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Minister Wallace Launches Spring Public Awareness Campaign For The Control Of Ragwort

Mary Wallace T.D., Minister of State at the Department of Agriculture, Fisheries and Food, today reminded all landowners and users of land that now is the time to take action to control the noxious weed, ragwort. Early spring (February - mid March) is the recommended period for spraying ragwort, with an appropriate herbicide, on lands destined for grazing or conservation for hay or silage. Ragwort plants become more palatable after spraying and consequently livestock must be kept off treated fields and fodder conservation delayed until all plants are dead and sufficiently rotted down, which is why early spring is the recommended spraying period.

This public awareness campaign is directed at farmers and local authorities for the control of weeds designated as noxious under the Noxious Weeds Act. Weeds that must be controlled in pastureland under the Act are ragwort, thistle and dock.

Minister Wallace said there were very good reasons for designating ragwort noxious under the Act, as it is poisonous to animals when grazed or when it is consumed in hay or silage. The fact that ragwort is poisonous to animals makes it an animal welfare issue and financial loss from animal deaths and restricted growth also occurs. Furthermore, she said that where noxious weeds are not controlled, their seeds spread to adjoining lands, thereby causing further infestation, to the annoyance of neighbours.

Minister Wallace noted that the Act provides for penalties for convicted offenders and said the control of noxious weeds is now a cross-compliance requirement for Single Farm Payment under Good Agricultural and Environmental Condition. Failure to comply with this condition may result in a reduction in the Single Farm Payment.

She complimented the National Roads Authority on measures taken by them to control noxious weeds on the national road network. Measures taken consist of a "special maintenance grant" which is specifically being provided to assist local authorities in dealing with the problem of ragwort and other noxious weeds as well as the provision of "Draft Guidelines on the Management of Noxious Weeds on National Roads".

In conclusion, Minister Wallace went on to say that farmers, developers and those whose lands contain ragwort should seek advice on control methods from their local Teagasc advisor or, alternatively, consult the Teagasc fact sheet on ragwort at www.teagasc.ie

Notes For Editors

Powers for the control of noxious weeds are vested in the Minister for Agriculture, Fisheries and Food under the Noxious Weeds Act, 1936. The Act only covers weeds that adversely affect agricultural production. Weed species, such as Japanese Knotgrass, Giant Hogweed, Rhododendron etc. are classified as invasive species and come under the remit of the Department of Environment, Heritage and Local Government.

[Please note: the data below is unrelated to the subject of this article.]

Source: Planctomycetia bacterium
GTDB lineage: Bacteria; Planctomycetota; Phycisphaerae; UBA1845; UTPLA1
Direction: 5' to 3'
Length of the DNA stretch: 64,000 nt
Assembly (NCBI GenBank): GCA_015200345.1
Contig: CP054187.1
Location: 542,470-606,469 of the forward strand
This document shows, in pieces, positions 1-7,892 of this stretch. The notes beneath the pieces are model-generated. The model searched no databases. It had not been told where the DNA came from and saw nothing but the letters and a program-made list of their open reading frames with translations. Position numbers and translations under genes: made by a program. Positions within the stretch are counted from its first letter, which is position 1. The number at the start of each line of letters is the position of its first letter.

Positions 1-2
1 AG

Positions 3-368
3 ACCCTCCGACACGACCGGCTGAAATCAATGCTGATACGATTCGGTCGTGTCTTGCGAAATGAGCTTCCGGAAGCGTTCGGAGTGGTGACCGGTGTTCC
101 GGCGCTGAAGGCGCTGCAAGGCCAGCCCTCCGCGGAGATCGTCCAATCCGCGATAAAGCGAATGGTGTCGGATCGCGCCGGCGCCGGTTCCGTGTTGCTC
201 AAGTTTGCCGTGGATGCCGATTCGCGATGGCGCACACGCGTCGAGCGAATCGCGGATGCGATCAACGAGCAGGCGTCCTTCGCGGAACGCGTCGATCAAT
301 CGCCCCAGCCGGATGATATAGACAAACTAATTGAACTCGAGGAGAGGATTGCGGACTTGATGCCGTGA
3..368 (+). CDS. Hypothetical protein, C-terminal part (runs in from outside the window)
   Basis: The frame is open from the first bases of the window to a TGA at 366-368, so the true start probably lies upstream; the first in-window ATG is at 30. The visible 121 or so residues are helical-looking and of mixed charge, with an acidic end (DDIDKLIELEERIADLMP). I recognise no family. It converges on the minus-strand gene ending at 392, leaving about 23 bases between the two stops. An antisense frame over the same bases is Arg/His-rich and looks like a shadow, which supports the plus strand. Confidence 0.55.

Ministerial Orders designating certain weeds noxious have been made from time to time, as the need arose.

List of weeds designated noxious is as follows:

  • Thistle, Ragwort and Dock - 1937 Order
  • Common Barbery - 1958 Order
  • Male Wild Hop Plant - 1965 Order
  • Wild Oat - 1973 Order

The reasons for designating them noxious are varied. Ragwort is poisonous to herbivores when grazed or consumed in hay or silage. Thistle and dock in grassland and wild oat in cereal crops reduce yields appreciably. Also, their seeds spread widely, mainly by wind, resulting in clean lands becoming contaminated. Male wild hop plant cross-pollinates with cultivated varieties, thereby reducing the quality of the latter. Common barberry harbours black stem rust, which is a disease that attacks cultivated cereal crops.

Under the Act, it is an offence not to prevent the growth and spread of noxious weeds. The owner, occupier, user or manager of lands on which these weeds are growing is liable, upon conviction, to a fine. In the case of fences and margins of public roads the local authority charged with the maintenance of such roads is responsible under the Act.

Under the Single Payment Scheme, farmers are required to maintain land in Good Agricultural and Environmental Condition as part of Cross-Compliance. One of the conditions laid down is that appropriate measures must be adopted to minimise the spread of noxious weeds. Failure to comply with this condition may result in a reduction in the Single Farm Payment.

Chemical Control of Ragwort in pasture areas

Herbicides work best on ragwort in the rosette stage of growth. Ragwort plants become more palatable after spraying and consequently livestock must be kept off treated fields, and fodder conservation delayed until all plants are dead and sufficiently rotted down. Given such restrictions on pastureland, the best window of opportunity for spraying, with an appropriate herbicide, is late autumn (mid Sept. - mid Nov.) or early spring (mid Feb - mid Mar).

Farmers, developers etc whose lands contain ragwort should seek advice on control methods from their local Teagasc advisor or, alternatively, consult the Teagasc fact sheet on ragwort at www.teagasc.ie.

Date Released: 04 March 2008